Weather may turn up heat on firefighters
By ALEX EASTON
THE battle to protect homes near a bushfire east of New Italy is likely to get nasty today as the weather turns hot and windy.
The 1000ha fire has already threatened homes on its north-west front.
Firefighters yesterday said they had beaten it back from within 30 metres of houses on Sunday night.
The 108 firefighters, backed by four helicopters, yesterday took advantage of the calm weather conditions to prepare for today's weather onslaught.
Rural Fire Service spokesman, Matt Inwood, said today was expected to be the sort of day firefighters dread: Temperatures into the high 30s, humidity below 10 per cent and north-westerly winds expected to reach more than 35km/h.
To prepare, firefighters spent yesterday building containment lines around the 1000 hectares.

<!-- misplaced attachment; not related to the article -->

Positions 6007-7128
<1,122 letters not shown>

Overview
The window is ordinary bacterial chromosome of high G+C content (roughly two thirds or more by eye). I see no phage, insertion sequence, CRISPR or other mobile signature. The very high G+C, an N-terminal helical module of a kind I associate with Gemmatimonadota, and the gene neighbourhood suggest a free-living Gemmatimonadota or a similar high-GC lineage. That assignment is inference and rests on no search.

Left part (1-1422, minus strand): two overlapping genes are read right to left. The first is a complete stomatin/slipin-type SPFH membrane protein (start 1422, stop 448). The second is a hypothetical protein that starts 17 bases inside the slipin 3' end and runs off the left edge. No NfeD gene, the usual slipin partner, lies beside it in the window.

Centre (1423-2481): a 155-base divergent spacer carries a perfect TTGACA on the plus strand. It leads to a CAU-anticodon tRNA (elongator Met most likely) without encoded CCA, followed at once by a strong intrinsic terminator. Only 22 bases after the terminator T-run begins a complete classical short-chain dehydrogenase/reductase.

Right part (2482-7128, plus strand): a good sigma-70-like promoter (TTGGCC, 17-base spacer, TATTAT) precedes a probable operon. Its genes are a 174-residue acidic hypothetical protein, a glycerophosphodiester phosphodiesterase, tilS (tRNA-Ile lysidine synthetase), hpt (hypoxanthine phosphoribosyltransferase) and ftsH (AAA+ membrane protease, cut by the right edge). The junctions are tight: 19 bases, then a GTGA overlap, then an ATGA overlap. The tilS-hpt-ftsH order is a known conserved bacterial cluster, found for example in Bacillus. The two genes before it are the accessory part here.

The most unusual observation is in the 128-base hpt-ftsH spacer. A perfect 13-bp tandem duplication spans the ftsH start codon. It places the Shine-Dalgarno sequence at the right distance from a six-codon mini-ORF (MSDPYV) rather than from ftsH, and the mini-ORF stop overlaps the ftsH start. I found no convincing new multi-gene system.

They bulldozed a fire break along the northern front and burnt off from the new lines.
Firefighters and helicopters also worked to extinguish the edges of the blaze, and strengthen already-established containment lines.
The firefighters had come from around the NSW north coast.
They were being backed up by a small squad of Salvation Army volunteers who yesterday worked from 4am until about 8pm to keep the firefighters fed and watered.
Mr Inwood said the firefighters had made good progress yesterday, and the fire was expected to be completely contained last night.
But it was likely to contin- ue burning for up to two weeks.
The firefighters could only wait and see how today's weather shift would affect it.
High above the fire's northwestern front Tein McDonald and Graeme Little yesterday said they would be ready if the fire crossed the flats and marched up the hill to their Korinderie Ridge community.
Ms McDonald and Mr Little said the large community, set amid dense bushland, had worked out detailed fire plans aimed at protecting houses from bushfires and to fight fires when they arrived, or escape them safely.
That plan included long-term measures, such as reducing fuel loads around homes and in certain parts of the community, and by making sure the right people had the right equipment on hand when a fire arrived.